One thing about being a gardener is the opportunity of trying new veggies and interesting varieties. It’s fun, delicious and colorful to plant different things every year. From the Brassica family of Asian greens or mustard greens, comes mizuna. If you want to add color and mustard flavor to your table, add mizuna to your planting list!
I’ve grown many types of mustard greens over the years and I really do love them all. One drawback to growing them is that they do suffer from insect damage. After a while I realized that the mizuna, particularly in shades of red, are unharmed by flea beetles or aphids. Sometimes referred to Japanese mustard greens or spider mustard, these greens are great in salads or sandwiches and you can use the more mature leaves in cooking if you like. Just treat it like spinach.
My favorite variety of red Mizuna is ‘Ruby Streaks’. It’s lacey leaves have greenish undersides with burgundy red streaks stretching across the top. Mizuna is as beautiful to look at as it is to eat. This type is widely available from most seed suppliers. Other types that may appeal to you include ‘Red Splendor’, ‘Early Mizuna’ or ‘Scarlet Frills’. One review from Baker Creek Seeds describes it as being the “easiest green to grow for my tough soil/weather conditions, including shameful neglect. Grows all seasons for me (and holds in most winters) without any problems.” Sounds like a winner! I’m sure we can all relate to that part about neglect.
What can you expect for flavor? Well, as the name mustard greens denotes, these greens have a very mustard essence about them. ‘Ruby Streaks’ has a surprisingly sweet, hot flavor. The hotness is not overpowering though and you can still taste the flavor of the greens. Each nutrient packed variety of mustard greens that you choose to grow will have it’s own unique flavors and qualities.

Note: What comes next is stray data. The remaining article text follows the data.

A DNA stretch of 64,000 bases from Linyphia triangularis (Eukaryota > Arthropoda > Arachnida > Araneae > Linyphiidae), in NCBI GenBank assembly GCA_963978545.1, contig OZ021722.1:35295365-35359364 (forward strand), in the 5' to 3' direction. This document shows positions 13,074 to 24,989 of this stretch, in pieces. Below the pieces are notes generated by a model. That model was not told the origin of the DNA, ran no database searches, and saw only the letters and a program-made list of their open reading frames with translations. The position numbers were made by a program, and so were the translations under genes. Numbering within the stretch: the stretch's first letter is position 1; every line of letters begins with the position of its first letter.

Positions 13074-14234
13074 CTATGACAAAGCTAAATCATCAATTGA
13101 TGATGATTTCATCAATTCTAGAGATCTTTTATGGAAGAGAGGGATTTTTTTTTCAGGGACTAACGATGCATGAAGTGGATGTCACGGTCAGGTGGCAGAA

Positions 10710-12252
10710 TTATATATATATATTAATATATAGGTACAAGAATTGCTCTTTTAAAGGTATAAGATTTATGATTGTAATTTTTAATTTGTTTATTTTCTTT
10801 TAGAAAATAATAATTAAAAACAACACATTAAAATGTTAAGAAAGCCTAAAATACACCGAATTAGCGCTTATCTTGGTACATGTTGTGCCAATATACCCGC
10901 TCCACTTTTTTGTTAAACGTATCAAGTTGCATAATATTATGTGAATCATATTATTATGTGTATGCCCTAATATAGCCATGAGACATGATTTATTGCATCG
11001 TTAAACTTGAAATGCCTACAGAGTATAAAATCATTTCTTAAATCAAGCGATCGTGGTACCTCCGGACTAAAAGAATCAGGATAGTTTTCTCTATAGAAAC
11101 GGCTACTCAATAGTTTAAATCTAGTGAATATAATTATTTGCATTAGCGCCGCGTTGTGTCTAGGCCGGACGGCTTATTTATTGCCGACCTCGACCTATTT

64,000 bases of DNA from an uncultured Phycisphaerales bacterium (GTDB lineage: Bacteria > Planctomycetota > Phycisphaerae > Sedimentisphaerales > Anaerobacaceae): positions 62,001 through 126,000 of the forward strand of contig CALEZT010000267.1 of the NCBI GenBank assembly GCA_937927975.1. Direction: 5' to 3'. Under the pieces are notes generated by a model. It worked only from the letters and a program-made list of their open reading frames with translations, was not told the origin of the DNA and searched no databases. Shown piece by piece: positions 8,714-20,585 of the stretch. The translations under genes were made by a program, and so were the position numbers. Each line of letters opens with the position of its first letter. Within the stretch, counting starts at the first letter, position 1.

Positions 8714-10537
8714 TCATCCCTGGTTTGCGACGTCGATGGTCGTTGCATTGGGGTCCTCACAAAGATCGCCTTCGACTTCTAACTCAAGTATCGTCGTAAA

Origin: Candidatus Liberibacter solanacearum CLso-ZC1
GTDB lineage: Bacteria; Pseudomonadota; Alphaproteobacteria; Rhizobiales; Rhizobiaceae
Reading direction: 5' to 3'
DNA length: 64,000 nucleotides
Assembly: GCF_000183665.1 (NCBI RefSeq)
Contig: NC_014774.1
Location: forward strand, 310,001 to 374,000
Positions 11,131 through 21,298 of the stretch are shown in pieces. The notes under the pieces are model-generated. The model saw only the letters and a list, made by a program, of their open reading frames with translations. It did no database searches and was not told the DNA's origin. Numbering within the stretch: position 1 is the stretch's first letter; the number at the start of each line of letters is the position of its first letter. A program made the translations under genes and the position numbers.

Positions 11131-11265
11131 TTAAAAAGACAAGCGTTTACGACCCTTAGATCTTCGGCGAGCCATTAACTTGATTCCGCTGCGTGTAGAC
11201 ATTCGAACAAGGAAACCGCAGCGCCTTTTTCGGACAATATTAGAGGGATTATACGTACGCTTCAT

Mizuna can easily be used for microgreens. In the garden, plant in spring through fall for a summer full of mustard flavor. Mizuna only takes 21 days for baby greens to mature and 40 days for adult leaves. Even if warm temperatures cause mizuna to bolt, continue to harvest it’s leaves as long as you like the flavor. Their pretty yellow flowers are edible too. With small sprigs of mizuna sprinkled through a salad, the mustard taste will add quite a zesty pop! Because of it’s long growing season, mizuna could quickly become one of your 4 season favorites! Mizuna is a hardy addition to a fall planted garden and will readily self-seed if allowed.
What are some of the unique crops that you love to grow? Speckled beans, purple podded peas? Of course, most of us can’t grow everything but it keeps things fresh when we try new colors and flavors. With these hot days this week the garden has really shot up. Beans are continuing to poke through the ground, the peas are reaching for the sky and the irises are blooming like crazy! Along with the warmth, the evening mosquitoes are attempting to carry us away! I’m leaving you with a few garden pics of what’s going on here. Have a great week out there!